Ah, Evangelion. Possibly my most favourite anime, even though it’s hardly perfect. There are fervent followers and bitter haters, but you cannot deny the continued popularity and discussion this series has generated since it’s release in 1995. I’ll try not to get into discussing the series itself, since the inspiration for this figma of Rei is from the recent 2009 film Evangelion 2.0: You Can (Not) Advance – the second of four planned films that will retell and expand upon director Hideaki Anno’s original vision.
While the mystery of Rei’s origins was explored with horrifying depth in the original series, we haven’t seen Rei’s pitiable beginnings yet in the films – will they be different as she seems to be (albeit in small parts)? Despite my own enigmatic comments for those who are yet to see the landmark anime, I will say that the ghostly, quiet, reserved Rei is fantastically realised physically in this figma release. The final of the three female child pilots that we know of thus far, Rei joins newcomer Mari Illustrious Makinami and the upgraded Asuka Langley Shikinami. Was the best saved for last? Well…
No, sadly. I cannot vouch for Mari just yet – since we haven’t learnt that much about her – but Asuka and Rei and equally interesting and engaging characters in their own rights. But here, as a figma, Rei is the weakest. While proportionately correct, and sculpted within an inch of perfection, some technical details and characteristics fail her as a poseable figure. Rei isn’t one for emotion – she’s a fairly stiff character, and this translates severely and literally too in this figma. The biggest issue, as we’ve seen before on the Eva figma girls, is the tight, very restrictive joints in her waist.
To ensure this figma looks as accurate as possible (not withstanding the infamous “floating boobs” matter – one with which I don’t take issue), Max Factory have had to make some compromises, like lacking a plastic ‘underwear’ part that a majority of skirtless figma use in the crotch area. Instead, from the chest to the start of the legs, it’s one piece. While aesthetically it looks great – it quickly shows error when you want to actually pose the thing. The tight, practically stuck connections on Rei’s legs will always always collide with the torso part, making it very hard to twist the legs into a more natural position.
I know Rei’s not exactly natural to begin with, but this was plain annoying. Another annoying thing is the big, amazing, but flawed Entry Plug interior. I’m still very impressed that such a thing – with multi-jointed arms, impressive detail, size, and freaking legs exists in the figma realm, but it’s a difficult object to interact with. A lot of patience and not caring for perfection is required to get by with the Entry Plug. Those legs come loose easily and thus often, Rei’s stiff legs fight against poses, the arms struggle to connect to the main part, and I snapped the tips off both of the stands when connecting or adjusting.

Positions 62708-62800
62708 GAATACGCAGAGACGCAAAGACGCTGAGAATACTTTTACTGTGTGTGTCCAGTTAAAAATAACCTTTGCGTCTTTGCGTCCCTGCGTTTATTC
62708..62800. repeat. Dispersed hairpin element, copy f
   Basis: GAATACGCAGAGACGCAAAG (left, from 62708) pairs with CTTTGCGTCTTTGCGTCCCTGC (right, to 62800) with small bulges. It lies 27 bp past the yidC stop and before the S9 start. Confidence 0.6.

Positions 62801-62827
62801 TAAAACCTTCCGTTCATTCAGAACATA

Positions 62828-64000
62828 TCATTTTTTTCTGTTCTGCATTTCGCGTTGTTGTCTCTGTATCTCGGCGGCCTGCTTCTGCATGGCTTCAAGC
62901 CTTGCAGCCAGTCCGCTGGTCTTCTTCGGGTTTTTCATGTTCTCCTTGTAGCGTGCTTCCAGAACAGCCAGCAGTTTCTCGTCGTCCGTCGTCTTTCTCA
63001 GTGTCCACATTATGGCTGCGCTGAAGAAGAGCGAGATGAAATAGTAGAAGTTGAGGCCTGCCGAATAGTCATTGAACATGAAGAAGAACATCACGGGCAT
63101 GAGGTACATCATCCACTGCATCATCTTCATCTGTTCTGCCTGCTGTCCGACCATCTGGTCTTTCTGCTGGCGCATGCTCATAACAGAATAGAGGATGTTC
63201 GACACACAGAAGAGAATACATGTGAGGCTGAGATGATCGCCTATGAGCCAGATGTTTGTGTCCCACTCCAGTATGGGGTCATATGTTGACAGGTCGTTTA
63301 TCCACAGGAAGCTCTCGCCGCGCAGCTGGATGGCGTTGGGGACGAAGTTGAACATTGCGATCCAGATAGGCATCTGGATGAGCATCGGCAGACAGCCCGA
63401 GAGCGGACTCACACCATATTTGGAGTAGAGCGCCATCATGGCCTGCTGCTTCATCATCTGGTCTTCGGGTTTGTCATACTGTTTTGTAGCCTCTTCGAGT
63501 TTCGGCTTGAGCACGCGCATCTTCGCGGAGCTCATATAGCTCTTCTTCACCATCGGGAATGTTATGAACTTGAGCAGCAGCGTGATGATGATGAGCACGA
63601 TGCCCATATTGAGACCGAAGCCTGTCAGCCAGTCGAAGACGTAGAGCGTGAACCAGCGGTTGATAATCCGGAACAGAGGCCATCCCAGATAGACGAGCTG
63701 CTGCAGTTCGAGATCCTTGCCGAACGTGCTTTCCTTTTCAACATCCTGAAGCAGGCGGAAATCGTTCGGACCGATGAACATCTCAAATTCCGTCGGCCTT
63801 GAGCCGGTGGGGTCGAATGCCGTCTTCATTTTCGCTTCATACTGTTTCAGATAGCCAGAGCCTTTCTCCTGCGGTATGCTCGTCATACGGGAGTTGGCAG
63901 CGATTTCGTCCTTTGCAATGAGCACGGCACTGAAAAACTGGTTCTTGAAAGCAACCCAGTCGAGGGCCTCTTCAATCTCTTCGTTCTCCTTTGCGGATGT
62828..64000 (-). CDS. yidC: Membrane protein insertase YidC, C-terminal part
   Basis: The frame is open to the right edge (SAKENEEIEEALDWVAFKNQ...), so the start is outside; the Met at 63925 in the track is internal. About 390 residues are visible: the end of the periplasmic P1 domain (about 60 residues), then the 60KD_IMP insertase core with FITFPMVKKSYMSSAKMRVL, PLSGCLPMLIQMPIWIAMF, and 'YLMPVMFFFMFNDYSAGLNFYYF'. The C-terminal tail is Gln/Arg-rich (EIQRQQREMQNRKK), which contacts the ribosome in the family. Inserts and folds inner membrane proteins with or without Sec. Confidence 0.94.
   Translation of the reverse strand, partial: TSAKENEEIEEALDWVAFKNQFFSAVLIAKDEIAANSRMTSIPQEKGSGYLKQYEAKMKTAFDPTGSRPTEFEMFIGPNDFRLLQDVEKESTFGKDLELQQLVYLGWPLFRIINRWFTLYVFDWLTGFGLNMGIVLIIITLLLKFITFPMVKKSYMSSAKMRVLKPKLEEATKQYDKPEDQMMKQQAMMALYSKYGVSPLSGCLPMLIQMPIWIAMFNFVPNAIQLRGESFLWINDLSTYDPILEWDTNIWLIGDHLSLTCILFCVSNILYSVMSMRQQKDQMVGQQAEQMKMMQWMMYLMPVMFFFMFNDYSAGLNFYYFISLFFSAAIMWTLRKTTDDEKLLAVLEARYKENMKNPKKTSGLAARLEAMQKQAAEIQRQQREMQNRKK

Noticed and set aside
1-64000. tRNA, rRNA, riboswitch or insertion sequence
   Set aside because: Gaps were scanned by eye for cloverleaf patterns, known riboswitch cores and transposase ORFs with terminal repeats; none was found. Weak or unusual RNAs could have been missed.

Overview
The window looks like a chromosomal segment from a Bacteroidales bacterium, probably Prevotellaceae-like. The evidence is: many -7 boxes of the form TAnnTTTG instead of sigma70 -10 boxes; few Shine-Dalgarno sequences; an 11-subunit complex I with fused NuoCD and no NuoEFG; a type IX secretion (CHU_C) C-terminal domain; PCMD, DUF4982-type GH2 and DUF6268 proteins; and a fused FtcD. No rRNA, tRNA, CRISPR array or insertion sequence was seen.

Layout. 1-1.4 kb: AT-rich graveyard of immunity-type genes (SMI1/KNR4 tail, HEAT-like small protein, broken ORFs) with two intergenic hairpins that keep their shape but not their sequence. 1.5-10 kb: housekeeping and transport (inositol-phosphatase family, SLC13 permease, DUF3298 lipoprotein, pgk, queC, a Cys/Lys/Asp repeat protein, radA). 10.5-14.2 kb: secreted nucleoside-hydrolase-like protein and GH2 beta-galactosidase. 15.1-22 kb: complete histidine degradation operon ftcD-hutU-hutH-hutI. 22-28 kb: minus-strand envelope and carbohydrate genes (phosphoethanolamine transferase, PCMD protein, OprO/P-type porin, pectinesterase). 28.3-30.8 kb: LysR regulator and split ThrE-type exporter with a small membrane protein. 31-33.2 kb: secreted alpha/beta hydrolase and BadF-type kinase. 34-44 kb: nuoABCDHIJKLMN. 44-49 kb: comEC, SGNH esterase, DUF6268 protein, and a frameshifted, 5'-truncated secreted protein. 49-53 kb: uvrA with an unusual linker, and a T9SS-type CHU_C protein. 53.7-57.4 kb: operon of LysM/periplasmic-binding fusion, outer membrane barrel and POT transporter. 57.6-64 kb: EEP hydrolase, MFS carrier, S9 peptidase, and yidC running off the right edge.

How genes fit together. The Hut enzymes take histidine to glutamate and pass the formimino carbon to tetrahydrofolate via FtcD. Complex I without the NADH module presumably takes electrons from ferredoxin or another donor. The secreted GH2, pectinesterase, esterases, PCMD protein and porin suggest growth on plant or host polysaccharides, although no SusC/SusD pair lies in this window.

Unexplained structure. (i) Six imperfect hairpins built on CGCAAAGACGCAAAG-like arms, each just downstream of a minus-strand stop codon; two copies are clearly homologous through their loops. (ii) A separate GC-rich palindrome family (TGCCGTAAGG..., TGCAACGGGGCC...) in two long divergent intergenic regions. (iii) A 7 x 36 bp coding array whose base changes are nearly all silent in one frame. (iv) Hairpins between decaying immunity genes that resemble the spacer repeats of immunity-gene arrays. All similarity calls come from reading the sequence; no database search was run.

I’ll admit that last part was my fault – as I was quite ham-fisted in approach when they broke – and I’ve got plenty of back-up stands, as you may imagine. Like the other Eva girls, Rei has no plug in her back, instead using the included attachment which clasps around her waist. It’s not perfect, but it retains that superb sculpt on any angle. And you’ll want to, with an amazing arse to behold, a detailed “0″-marked pack on her back, and all the extra bits attributing from master character designer Yoshiyuki Sadamoto’s original and now classic creation. The glossy plugsuit is a work of art; much more that a mere flight suit, this is a timeless design that I absolutely adore.
Though resolute in expression, we have three faces to use with Ayanami. The first is the classic poker-faced Rei: devoid of emotion, she stares straight ahead with those piercing red eyes amidst her pale face and light blue hair. The second face has her glaring: focused in combat against the Angels – an entity she seems almost programmed to hate – but to what end? The final face is the rare one that’ll get fans excited: a smiling face. Showing up only on special, revelatory occasions, this sweet expression is subtle yet obvious. It almost looks unnatural, considering her character. If there was a fourth face to choose, I’d definitely ask for a surprised, off-guard expression she has shown in the anime.
But since she hasn’t made such a face in the films, we’ve missed out with this 2.0 release. A reasonable range of hand gestures is provided, including a pair of fists, a set of open hands with the fingers together, another set of open hands with the fingers spread, a pair of grasping hands, and a pair of trigger finger grasping hands to use with the Entry Plug. Finally, there’s a left hand grasping protagonist Shinji Ikari’s S-DAT player. It’s fairly detailed, with a small screen and the earphone cord wrapped around it. It exemplifies the importance this has to Rei, possibly replacing another Ikari family member’s item. Is it attraction or something more maternal?
So that’s it! Rei has the hands, faces, and the Entry Plug, nothing more. That is, unless you want to count the fancy double-jointed neck and the suitably blue di:stage extra. Is this lacking? Not really, considering the minimalist lifestyle Rei leads – if you’ve ever visited her home, you’ll know she’s not one for possessions (or cleaning, for that matter). But this expressionless, mysterious doll of a being is still interesting, despite the limitations of the figma. The sculpt – as I’ve said – is fantastic, and very much true to the original design. Sadly, those limitations will always be at the back of my mind, telling me this isn’t the figma it could have been.